Just wanted to fill all of you in…my last day on duty is this Wednesday 3Jan2018 (retiring). I am not sure where to start, but here goes:
People always say, “Thank you for your service”. My response would be, “Thank you for allowing me to serve”. I say that because that means God (and the public) trusted me to do so. Believe me that it was a huge honor. It’s an experience that I’ll always treasure. It was a dream of mine since I was thirteen years old. My dream of being a police officer in the county I grew up in came true. You can’t ask for anything more than that from a career. I was truly blessed.
I’d like to start out by thanking the public. One thing I will never forget is how kind all of you were to all of us when times were tough for law enforcement. When there literally was a “War on Cops”. Or at least that’s what we were being told…your actions told me otherwise. You brought us gifts. Your kids brought us homemade cards. The Boy Scouts and Girl Scouts wanted tours of our station. When we were in the drive-thru line, you silently paid for our orders. You were watching us, and we knew it. That meant a lot to us. Perhaps more than you realize. Thank you kindly.
To my fellow officers: The thoughts in my head are many, but what really sticks out is this: There are many things that can take you out during a law enforcement career. Bullets are only one of them. We all know what those things are. To make it well over two decades in a relatively busy environment like this without any major complications is nearly impossible, it seems. There is no doubt in my mind that your back-up and support were huge factors in me making it. Many thoughts have gone thru my head lately, like this one: When I was on midnight shift for twelve years, and going after drunks, I stopped thousands of cars. Who knows what COULD have happened if that back-up car didn’t show up while I was on the side of the highway at 3am with a suspect. And you know what? That back-up car was ALWAYS there. ALWAYS. They NEVER let me down. They NEVER left me alone. Not ONE TIME. I owe my fellow officers everything for that. They got me thru a very difficult career. I thank each and every one of them from the bottom of my heart.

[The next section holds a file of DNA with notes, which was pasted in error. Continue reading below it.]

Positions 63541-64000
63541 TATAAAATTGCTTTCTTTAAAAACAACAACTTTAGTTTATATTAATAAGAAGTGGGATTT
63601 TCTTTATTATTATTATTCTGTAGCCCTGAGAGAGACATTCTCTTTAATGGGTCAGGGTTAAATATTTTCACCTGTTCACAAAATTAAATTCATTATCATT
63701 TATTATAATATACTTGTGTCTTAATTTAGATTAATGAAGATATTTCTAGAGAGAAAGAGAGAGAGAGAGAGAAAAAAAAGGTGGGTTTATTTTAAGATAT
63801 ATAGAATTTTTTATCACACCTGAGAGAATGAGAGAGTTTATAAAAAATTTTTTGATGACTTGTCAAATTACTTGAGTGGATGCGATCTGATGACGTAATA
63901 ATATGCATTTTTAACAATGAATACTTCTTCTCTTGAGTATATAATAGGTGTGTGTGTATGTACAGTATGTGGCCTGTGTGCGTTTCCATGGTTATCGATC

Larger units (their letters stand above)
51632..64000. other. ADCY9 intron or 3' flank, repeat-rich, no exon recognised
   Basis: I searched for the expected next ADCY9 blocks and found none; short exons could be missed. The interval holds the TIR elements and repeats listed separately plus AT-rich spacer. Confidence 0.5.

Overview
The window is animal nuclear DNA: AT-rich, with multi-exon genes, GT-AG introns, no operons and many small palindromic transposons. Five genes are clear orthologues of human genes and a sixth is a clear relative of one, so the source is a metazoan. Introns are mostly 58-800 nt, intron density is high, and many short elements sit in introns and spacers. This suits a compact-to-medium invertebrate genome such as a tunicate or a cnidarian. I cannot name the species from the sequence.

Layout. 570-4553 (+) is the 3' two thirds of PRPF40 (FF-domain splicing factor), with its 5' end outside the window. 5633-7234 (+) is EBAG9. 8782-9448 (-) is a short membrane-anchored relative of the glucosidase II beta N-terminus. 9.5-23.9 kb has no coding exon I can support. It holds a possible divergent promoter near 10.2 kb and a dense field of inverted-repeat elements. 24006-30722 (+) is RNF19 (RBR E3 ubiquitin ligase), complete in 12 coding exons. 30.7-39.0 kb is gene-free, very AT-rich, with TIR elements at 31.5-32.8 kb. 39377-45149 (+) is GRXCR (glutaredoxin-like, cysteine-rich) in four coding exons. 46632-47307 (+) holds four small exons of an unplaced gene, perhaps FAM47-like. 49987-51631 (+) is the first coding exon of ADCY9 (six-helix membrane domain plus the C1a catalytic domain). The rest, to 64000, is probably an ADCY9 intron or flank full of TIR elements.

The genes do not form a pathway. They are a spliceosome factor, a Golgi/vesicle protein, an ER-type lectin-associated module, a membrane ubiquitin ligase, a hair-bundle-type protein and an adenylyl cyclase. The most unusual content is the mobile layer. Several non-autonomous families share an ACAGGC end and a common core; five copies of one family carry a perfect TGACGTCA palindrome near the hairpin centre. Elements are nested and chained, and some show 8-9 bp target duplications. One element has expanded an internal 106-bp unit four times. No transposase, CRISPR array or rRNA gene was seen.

I’d also like to thank MPD Chief Mark Weldon (retired) and Hartville PD Chief George Dragovich (retired). They both hired me and gave me a chance.
To my family: My Mom operated on the “tough love” theory. I’ve said it many times that she made my life so much easier. She prepared me mentally for this career. No doubt about it. She actually didn’t want me to be a police officer. She actually wanted me to be a math teacher (Sorry, Mom. Calculus 3 put me over the edge). As a mother, she worried about me my entire career. I understand. I do. But I know she was proud of me. That’s all that matters.
My Dad: He legally adopted me at the vulnerable age of three. I didn’t actually realize what an impact he had on my life until about five years into this career, where more often than not, a father was not present in the homes I was being sent to repeatedly. Not saying that a single mom cannot do it themselves, because they can, and often they DO. But I’ll just say that I am convinced that he saved me a lot of headaches by doing something he did not have to do when I needed him the most. Thank you, Dad.
My brother…Dennis is a police officer in Canal Fulton and is the School Resource Officer there. Having a sibling that can relate to you during your career is priceless. He allowed me to vent at 3am when we were both on midnight shift. He also gave me some really adorable nieces and nephews. Thanks, Den.
My brother Ian is in Germany. I plan to visit him once I am retired. We’ve always had a close relationship, which is priceless. I have many good memories with him in California. Ian served in the USAF and also gave me three nieces / nephews. Thanks, Eebie.
My sister-in-laws: My sister-in-law Ana Marie Muntean is a Senior Master Sergeant in the US Air Force, looking to get promoted to the highest enlisted rank of Chief Master Sergeant very soon. She’s stationed in Germany (Ramstein Air Base). Ali Muntean is assigned as a SRO with the Stark County Sheriff’s Office (Plain Local Schools). I am proud of both of them. I thank them for providing me with such beautiful nieces and nephews and for being the sisters that I never had.
My uncles, aunts, cousins, and friends: Thanks for listening to all my “cop stories”. That was my way of venting. Thanks for listening.
In closing, I thank all of you for your support and would ask just one favor from all of you: that you remember all of the officers in this country who did not make it. If you would be so kind, please take a few minutes and say a prayer for them and their families.
Sgt B Muntean